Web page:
Based on the background described above, one object of the present invention is to provide an OSA and an optical transceiver using the OSA with an effective heat dissipating arrangement and without using a cost ineffective material.

SUMMARY OF THE INVENTION

One aspect of the present invention relates to an optical subassmbly that is coupled with an optical fiber. The optical sub assembly comprises a semiconductor optical device, a co-axial package, a plurality of cylindrical members, and a heat-radiating fin. The semiconductor optical device may be a semiconductor light-transmitting device such as laser diode, or a semiconductor light-receiving device such as photodiode. The co-axial package comprises a disk-shaped stem, a plurality of lead pins, and a cap. The stem and the cap, combined with each other, form a cavity to install the semiconductor optical device therein. The stem has first and second flat surfaces and a curved side surface connecting these first and second surface. The cylindrical member, attached to the co-axial package, optically couples the semiconductor optical device with the optical fiber to be received by the cylindrical members. The heat-radiating fin is attached to the second surface of the stem such that the lead pins pass through the heat-radiating fin.

In the present invention, since the heat-radiating fin is attached to the one of the flat surface of the stem and the other flat surface mounts the semiconductor optical device that generates heat, the heat can be effectively dissipated through the stem and the heat-radiating fin to the outside of the subassembly.

The lead pins provided in the stem of the optical subassembly may be grouped in two groups. Each group forms an array of lead pins, and the array extends in parallel to each other. The heat-radiating fin attached to the stem may provide slots to pass these arrayed-lead pins. Therefore, the positioning between the subassembly and the heat-radiating fin may be facilitated.

Moreover, the heat-radiating fin may provide a finger and the stem may provide a groove in the side surface thereof. Since these finger and the groove may mate with each other. This arrangement may be further facilitated in the positioning between the stem and the heat-radiating fin.

The heat-radiating fin of the present invention may provide a body portion and a slab portion extending and bending from the body portion. The slab portion has a relatively wide area, and the body portion is attached to the stem. Therefore, the heat generated in the subassembly and transmitted to the heat-radiating fin through the stem can be effectively dissipated to the outside of the subassembly through the slab portion. When the slab portion is attached to a medium or a heat sink, the heat dissipating effect can be further enhanced.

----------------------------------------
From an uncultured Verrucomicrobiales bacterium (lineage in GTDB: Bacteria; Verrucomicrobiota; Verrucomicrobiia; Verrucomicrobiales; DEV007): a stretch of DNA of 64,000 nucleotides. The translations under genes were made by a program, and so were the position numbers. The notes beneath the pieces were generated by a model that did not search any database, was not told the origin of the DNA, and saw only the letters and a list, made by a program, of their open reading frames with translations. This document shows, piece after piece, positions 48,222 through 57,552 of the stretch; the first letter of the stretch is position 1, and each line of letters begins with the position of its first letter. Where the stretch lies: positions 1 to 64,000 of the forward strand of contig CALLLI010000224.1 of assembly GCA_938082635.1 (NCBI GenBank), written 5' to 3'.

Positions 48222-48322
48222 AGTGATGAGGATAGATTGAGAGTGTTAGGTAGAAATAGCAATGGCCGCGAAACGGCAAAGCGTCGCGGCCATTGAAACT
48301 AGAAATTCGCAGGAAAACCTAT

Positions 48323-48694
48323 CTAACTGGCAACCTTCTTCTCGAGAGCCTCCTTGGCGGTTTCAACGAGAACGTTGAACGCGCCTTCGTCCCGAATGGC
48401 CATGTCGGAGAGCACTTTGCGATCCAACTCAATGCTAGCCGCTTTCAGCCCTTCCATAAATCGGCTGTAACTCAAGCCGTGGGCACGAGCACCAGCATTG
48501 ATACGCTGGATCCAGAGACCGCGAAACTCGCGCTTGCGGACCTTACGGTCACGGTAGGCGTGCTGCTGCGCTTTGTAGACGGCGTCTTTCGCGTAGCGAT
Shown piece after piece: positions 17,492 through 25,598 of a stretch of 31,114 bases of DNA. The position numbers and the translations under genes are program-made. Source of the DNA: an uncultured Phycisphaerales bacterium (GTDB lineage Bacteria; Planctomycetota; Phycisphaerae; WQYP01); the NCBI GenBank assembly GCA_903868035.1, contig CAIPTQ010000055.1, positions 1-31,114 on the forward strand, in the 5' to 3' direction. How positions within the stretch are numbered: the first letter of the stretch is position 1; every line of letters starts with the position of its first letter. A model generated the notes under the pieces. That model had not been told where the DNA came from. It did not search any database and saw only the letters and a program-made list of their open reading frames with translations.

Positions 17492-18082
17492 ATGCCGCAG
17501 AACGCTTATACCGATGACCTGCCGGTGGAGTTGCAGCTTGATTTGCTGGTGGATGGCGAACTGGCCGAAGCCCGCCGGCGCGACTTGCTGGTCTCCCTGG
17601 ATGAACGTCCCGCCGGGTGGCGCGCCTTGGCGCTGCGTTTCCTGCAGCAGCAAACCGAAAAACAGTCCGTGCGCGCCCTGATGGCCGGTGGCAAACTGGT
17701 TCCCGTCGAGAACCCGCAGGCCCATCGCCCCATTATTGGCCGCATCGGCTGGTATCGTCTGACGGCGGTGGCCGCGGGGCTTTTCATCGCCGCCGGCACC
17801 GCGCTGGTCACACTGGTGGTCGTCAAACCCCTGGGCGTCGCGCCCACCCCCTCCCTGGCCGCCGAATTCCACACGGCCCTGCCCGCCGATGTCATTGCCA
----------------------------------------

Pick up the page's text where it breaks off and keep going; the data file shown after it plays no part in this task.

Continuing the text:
Another aspect of the invention relates to an optical transceiver that includes at last an optical subassembly with an enhanced heat-radiating mechanism mentioned above. The optical transceiver comprises, lower and upper covers, a frame sandwiched by the lower and upper covers, the optical subassembly, and a substrate. The optical subassembly provides a heat-radiating fin and two arrayed-lead pins. The arrayed-lead pins are connected to the substrate by sandwiching the substrate therebetween. Further, the heat-radiating fin may provide legs extending from the body portion. These legs, with a gap therebetween coincident with a gap between two arrayed-lead pins, also sandwich the substrate. Thus, the arrayed-lead pin and the leg of the heat-radiating fin may be soldered with surface mounting.

BRIEF DESCRIPTION OF DRAWINGS

FIG. 1A is a perspective view illustrating an optical subassembly with a heat-radiating fin according to the present invention; and FIG. 1B is an exploded view of the optical subassembly and the heat-radiating fin;

FIG. 2A illustrates the optical subassembly; while FIG. 2B shows a cross section of the optical subassembly along the optical axis;

FIG. 3A is a perspective view from the top direction of the heat-radiating fin of the present invention; and FIG. 3B illustrates the heat-radiating fin viewing from the different direction to that of FIG. 3B;

FIG. 4A is a cross section of the subassembly with the heat-radiating fin; FIG. 4B is a cross section of the subassembly rotated by a right angle to that of FIG. 4A; and FIG. 4C is a bottom view of the subassembly with a heat-radiating fin; and

FIG. 5A is an exploded view of the optical transceiver installing the optical subassembly with the heat-radiating fin according to the present invention; and FIG. 5B is an exploded drawing of the optical transceiver viewed from the bottom side.

DETAILED DESCRIPTION OF PREFERRED EMBODIMENTS

First Embodiment